13 April, 2018
BMWDiess, who has been pushing for changes in the brand's structuring, joined the company in mid-2015 before the diesel scandal broke.
A VW spokesman could not immediately be reached for comment on the expected promotion of Diess.
VW said earlier on Tuesday that it was considering a change in the CEO job.
Prior to joining VW, Diess was an executive at BMW. As the executive overseeing VW's biggest unit, he has routinely butted heads with powerful labor leaders as he has sought to cut costs and simplify the carmaker's byzantine structure.
Supervisory board chief Hans Dieter Poetsch had been "speaking with different members of the supervisory and executive boards" about moving or replacing some of them, it went on, adding that Mueller "signalled he was open to play a part in the changes".
Mueller-was made CEO in September 2015, at the height of the automaker's diesel emissions scandal.More news: Fiji hand New Zealand record breaking defeat at Hong Kong Sevens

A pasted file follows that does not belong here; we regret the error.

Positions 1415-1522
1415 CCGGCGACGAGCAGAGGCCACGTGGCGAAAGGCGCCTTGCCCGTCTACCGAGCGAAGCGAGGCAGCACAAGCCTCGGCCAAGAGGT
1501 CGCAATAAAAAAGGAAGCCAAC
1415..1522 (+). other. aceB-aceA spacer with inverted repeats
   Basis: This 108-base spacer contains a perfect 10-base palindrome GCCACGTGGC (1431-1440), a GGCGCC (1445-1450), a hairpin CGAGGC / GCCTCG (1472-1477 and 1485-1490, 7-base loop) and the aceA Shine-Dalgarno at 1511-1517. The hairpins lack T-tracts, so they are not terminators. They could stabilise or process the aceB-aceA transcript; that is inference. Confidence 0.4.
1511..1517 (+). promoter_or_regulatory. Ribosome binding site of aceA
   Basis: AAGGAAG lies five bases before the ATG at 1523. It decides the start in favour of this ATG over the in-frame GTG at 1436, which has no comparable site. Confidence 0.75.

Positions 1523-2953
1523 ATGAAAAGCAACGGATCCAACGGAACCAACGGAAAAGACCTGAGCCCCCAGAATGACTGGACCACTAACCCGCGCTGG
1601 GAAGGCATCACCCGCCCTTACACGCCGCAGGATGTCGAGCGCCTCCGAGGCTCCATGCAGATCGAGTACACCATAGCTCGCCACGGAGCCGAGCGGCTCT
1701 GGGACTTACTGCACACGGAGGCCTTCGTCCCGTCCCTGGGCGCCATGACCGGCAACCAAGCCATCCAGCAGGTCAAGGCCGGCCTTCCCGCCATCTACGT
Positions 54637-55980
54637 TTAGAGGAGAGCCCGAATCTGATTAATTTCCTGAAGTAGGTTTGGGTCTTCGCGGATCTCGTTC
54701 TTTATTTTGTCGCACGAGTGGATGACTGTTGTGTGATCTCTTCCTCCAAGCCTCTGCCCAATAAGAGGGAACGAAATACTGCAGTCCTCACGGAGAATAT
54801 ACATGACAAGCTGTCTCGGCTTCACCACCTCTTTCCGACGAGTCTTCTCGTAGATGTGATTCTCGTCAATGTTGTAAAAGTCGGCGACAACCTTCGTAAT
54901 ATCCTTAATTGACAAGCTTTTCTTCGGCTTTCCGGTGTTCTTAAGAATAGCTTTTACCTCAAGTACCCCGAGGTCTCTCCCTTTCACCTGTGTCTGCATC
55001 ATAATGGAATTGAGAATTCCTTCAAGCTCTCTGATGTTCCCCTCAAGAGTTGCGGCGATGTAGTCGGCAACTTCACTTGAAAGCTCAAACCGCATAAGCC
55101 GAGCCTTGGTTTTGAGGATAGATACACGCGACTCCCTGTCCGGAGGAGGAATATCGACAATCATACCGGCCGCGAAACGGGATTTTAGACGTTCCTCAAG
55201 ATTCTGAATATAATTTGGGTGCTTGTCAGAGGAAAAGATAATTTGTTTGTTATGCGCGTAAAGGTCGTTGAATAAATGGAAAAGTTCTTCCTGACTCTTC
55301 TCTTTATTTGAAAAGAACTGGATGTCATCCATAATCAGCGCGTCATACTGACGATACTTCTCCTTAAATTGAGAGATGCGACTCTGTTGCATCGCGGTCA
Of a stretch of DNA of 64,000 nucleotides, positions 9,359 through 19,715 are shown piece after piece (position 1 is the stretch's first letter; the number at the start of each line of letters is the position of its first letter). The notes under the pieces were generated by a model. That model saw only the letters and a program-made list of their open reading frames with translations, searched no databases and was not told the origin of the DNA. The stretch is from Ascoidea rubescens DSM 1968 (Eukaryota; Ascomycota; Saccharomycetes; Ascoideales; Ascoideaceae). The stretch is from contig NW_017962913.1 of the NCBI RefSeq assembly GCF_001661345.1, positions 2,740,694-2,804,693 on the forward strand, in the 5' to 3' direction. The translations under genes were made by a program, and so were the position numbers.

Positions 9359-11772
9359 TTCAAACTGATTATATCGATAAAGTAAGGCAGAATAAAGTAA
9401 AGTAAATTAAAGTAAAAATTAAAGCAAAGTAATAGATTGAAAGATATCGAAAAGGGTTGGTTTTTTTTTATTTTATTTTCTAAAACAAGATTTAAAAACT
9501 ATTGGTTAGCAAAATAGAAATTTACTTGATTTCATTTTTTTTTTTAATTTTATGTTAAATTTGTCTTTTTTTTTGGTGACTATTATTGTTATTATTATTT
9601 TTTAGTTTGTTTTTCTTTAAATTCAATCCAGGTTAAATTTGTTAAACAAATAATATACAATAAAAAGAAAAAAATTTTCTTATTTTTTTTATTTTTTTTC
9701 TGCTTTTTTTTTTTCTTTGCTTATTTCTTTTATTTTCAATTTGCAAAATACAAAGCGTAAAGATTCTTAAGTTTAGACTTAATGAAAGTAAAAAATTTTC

Mr Mueller, a former Porsche boss, replaced Martin Winterkorn, who stepped down as the diesel scandal rocked the automotive industry.
The company said it was contemplating a management reshuffle and reassigning responsibilities among executives that "could include a change in the position of the chairman of the board of management", the German term for CEO.
Despite the ongoing bad press and multi-billion dollar fines from the scandal, the Volkswagen Group managed to sell a record 10,521,500 passenger and light commercial vehicles previous year.
The auto maker also managed to fend off Toyota Motor to retain its status as the world's largest vehicle maker. Porsche said separately any changes at VW would have a knock-on effect for it.
However, no detail is disclosed by the company. One possibility is increased autonomy for the group's various regional and brand divisions.
The German business publication believes Mueller's ouster is being engineered by the company's major shareholders, including the Porsche and Piech families, the German state of Lower Saxony, and Qatar, who are all keen for a reboot after the Dieselgate affair.
Bloomberg's Eyk Henning contributed.